Trace read for us a few selections from his completely child-unsafe book, Silly Rhymes for Belligerent Children.
Just before he started, he introduced another castie to us whom he'd brought out to accompany him on the bass guitar, J. Elvis Weinstein, aka Josh, aka "oh, that Servo?" according to Josh himself.
In the early-early MST days, Josh had created the Tom Servo character, but shortly moved on to bigger writerly pastures, and the character was later taken over by Kevin Murphy. I have almost no exposure to "oh that Servo?" so I was curious to see what Weinstein would bring.
After a couple of lovely rhymes about dead and/or vomitous children, Trace left the stage to Josh, who explained that, due to union rules, he couldn't use the name Josh Weinstein, so he chose J. Elvis because of his deep, abiding love for Canadian figure skating great Elvis Stojko. He then launched into a surprisingly good bass-only rendition of "Watching the Detectives." Psych!
Next to the stage was MST3K creator and beloved original host, Joel Hodgson, aka Joel Robinson, sleepy-eyed father figure to a crew of misfit bots. And he started off with... a card trick. And a massively old, hack card trick at that! I wonder what he did for the first show. No matter, the crowd was his to do with as he wished. After that display of brilliance, he invited co-composer J. Elvis to rejoin him on stage for the MST3K theme song, into which Joel had adorably included (second host) Mike's name. Even more adorably, he miffed the lyrics, how many decades later? I was disappointed that the crowd didn't join in, at least for Robot Roll Call (although there were a few la-la-las).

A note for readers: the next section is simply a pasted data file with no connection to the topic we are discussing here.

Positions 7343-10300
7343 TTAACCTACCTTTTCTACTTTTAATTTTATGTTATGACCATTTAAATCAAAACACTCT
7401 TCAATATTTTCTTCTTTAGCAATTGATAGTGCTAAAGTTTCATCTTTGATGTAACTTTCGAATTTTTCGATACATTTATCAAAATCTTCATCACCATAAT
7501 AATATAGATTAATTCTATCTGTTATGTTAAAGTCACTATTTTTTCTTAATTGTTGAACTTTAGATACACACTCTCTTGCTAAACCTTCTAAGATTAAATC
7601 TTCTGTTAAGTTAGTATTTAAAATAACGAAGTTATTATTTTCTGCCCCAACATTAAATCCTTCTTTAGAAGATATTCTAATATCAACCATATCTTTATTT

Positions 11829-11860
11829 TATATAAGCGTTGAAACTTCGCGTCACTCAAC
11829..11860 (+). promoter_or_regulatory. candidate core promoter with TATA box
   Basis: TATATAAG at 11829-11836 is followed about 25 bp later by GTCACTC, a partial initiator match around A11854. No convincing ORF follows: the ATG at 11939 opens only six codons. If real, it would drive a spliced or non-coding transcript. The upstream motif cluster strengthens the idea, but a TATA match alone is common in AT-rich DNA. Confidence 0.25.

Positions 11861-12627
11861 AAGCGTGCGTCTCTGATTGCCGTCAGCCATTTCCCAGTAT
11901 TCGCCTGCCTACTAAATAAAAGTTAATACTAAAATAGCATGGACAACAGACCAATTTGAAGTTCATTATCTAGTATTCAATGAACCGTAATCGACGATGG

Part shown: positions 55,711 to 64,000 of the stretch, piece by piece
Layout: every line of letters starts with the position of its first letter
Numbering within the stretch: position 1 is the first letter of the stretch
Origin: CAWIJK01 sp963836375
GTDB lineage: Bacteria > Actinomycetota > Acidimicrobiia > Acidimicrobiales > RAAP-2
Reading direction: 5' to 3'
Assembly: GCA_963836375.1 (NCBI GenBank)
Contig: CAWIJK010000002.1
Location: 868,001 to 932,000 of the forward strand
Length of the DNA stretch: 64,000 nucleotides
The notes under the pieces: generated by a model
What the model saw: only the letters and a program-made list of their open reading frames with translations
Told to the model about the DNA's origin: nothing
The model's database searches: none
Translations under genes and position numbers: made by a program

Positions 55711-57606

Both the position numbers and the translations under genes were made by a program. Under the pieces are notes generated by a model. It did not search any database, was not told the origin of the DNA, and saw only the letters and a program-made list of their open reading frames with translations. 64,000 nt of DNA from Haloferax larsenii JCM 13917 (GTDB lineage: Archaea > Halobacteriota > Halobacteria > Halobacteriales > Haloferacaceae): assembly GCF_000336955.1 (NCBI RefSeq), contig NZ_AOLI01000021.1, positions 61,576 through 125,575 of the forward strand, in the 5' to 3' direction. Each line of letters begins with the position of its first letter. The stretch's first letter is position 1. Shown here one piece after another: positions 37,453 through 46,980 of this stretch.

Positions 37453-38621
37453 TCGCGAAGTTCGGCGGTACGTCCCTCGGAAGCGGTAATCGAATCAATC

And then finally at 11pm, we've got movie siiiiiign!
Tonight's movie is a little Kinescope suppository from the video depository, Rattler.
As the CTers took their places on the podia, it occurred to me that what I was looking forward to most about this was seeing these funny and talented comics speaking (presumably) their own words. With a cast of robots and other characters, you never really know whose writing is making you laugh. For some reason, I was also really amused by the fact that each castie had a digital touchpad on their music stands rather than paper scripts.
With Joel, Trace and Mary Jo on the left side, and Frank and J. Elvis on the right, along with my crew, I couldn't help keeping an eye on J. Elvis. It turns out, HE delivered some of the best riffs of the whole show, including one that got the only full-house groan, for which he turned to us with a proud bow. (There are better ways to go... "Ask David Carradine!" [groan] [applause] [bow])
The movie was quite shockingly terrible, right up to their alley, feeding line after dumb line for hilarious riffing. Like live Easter eggs, there were a few inside jokes in the performance, too. And who loves inside references more than nerds? The best: A movie character explained that snake tracks through the sand get washed away, and Joel chimed in, "Washed out? For snakes?" Now, those not in the know wouldn't have even picked up that line, but THIS crowd broke into applause. Later, there was another "Hey, you could have been more specific than 'watch it'!" moment. The good news is, Rattler should be available soon for purchase at the CT site, so you can all share in our pain.
All in all, it was a good couple of hours of silly puns, pop culture references, goofy jokes, community and, yeah, bad cinema. Can't wait to do it all again.